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Using Graphics to Promote Your Book - The BookBit

Yes, I'm still on this image promotion gig. And why? Because I see authors using all forms of graphics to promote their books:
  • postcards (for travel themed books)
  • excerpts partnered with a relevant image
  • quotes from the book partnered with a symbol/image
  • book cover side-by-side with author photo
The ideas are blossoming as technology allows us to share and view images easily. I will eventually create each of the above to show you examples, but for now, here's the BookBit.

The BookBit

The BookBit shares a "bit" of your novel with a relevant image. How do you make one? First, select a riveting, action-packed, emotional or otherwise compelling 100-200 words of your novel, and then find a image to increase the impact you hope to have on your reader.

Goddess by the River

Finding images to match your excerpt can be difficult, especially if you cannot create your own and don't know anyone who can create one for you. However, if you search on creativecommons.org you can find a number of images that allow you to adapt and share. Check the licensing before downloading. You will be looking for this type of licensing.

You are free to:

  • Adapt — remix, transform, and build upon the material
  • for any purpose, even commercially.
 
Another way to find the perfect graphic match to your novel excerpt is to find an artist through an illustrator site like http://www.hireanillustrator.com/i/. You can view artist's portfolios and contact them for more information on rates.

If, like me, you have some Photoshop skills, you can render images from photographs. The photo at right was taken by my brother, Steven Cowtan, on a recent camping trip to Jasper, AB, Canada. The minute I saw it, I knew it matched the "goddess by the river" scene in my Epic Fantasy manuscript, The Precious Quest.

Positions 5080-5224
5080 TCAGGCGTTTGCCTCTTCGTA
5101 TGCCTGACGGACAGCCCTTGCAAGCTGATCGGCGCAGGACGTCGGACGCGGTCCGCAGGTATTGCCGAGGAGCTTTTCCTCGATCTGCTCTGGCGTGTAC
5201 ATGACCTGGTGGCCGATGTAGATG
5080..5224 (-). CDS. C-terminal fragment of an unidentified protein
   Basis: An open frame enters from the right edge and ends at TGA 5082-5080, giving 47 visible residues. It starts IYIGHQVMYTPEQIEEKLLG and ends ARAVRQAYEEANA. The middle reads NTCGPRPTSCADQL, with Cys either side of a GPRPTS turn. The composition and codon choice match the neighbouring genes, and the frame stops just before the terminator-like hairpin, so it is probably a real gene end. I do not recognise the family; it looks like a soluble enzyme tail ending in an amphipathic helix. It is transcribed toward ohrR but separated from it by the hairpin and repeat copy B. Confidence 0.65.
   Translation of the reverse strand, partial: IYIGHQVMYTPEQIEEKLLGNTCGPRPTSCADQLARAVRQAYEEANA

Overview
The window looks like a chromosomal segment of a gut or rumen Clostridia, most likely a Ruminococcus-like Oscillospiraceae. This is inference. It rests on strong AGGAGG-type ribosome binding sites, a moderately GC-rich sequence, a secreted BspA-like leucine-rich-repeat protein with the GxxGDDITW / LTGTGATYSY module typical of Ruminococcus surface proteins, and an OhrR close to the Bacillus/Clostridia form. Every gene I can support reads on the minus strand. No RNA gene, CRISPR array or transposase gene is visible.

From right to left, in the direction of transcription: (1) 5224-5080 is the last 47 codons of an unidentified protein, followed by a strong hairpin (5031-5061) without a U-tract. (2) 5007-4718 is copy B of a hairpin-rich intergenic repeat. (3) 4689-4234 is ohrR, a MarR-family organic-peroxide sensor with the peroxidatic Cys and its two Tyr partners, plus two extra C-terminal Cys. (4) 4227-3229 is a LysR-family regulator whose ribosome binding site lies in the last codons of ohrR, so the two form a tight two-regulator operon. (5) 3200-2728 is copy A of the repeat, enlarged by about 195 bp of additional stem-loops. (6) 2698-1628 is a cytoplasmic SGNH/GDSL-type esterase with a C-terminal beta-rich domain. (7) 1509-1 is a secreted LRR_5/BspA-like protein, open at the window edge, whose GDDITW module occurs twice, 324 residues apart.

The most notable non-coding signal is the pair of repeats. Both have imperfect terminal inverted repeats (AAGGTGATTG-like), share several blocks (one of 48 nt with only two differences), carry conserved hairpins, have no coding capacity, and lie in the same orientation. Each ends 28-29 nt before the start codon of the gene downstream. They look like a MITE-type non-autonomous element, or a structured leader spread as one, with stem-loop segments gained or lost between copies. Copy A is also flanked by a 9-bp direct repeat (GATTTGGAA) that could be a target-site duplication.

Rising out of the water was a fertility shrine—a tower of black hermafire-stones. Each stone was the length of four men, and each was as round as a mother’s belly. The stones were too large for mortal hands to move, yet they had been laid three high on an island in the middle of the river. The moonlight seemed to pierce the hermafire’s smooth sides, bending within to send silver beacons shining.

I created layers with different temperatures to represent the desert-like setting in my novel. Then  I worked out the BookSNAP above by erasing spots on the original image and letting the colours of the layers below, show through. Lastly, I created the "goddess" using a bubble paint.
 
Obviously, my rendering doesn't show hermafire-stones the length of four men. so, I rewrote my excerpt a little bit to match the image more closely. Then I put the title of my manuscript, my name and my web site address www.cherylcowtan.com on the bottom and saved it. Always include a "call to action" or in modern internet terms, "access to action". Action being the next step you want your audience to take.
 
One thing to watch for when creating a BookBit is resolution. Somehow, I ended up with low res on my BookBit. You can see the difference between the original and the coloured layers when compared to the finished product. So, I will go back and do it again to get a clearer image, when I have an extra four hours to play on Photoshop. Yes, it took me four hours.
 
Good luck and keep an eye out on Twitter @NspiredMe2Write for my revised BookBit. And if you happen to make one, please post a link so we can all come see it.
 


 


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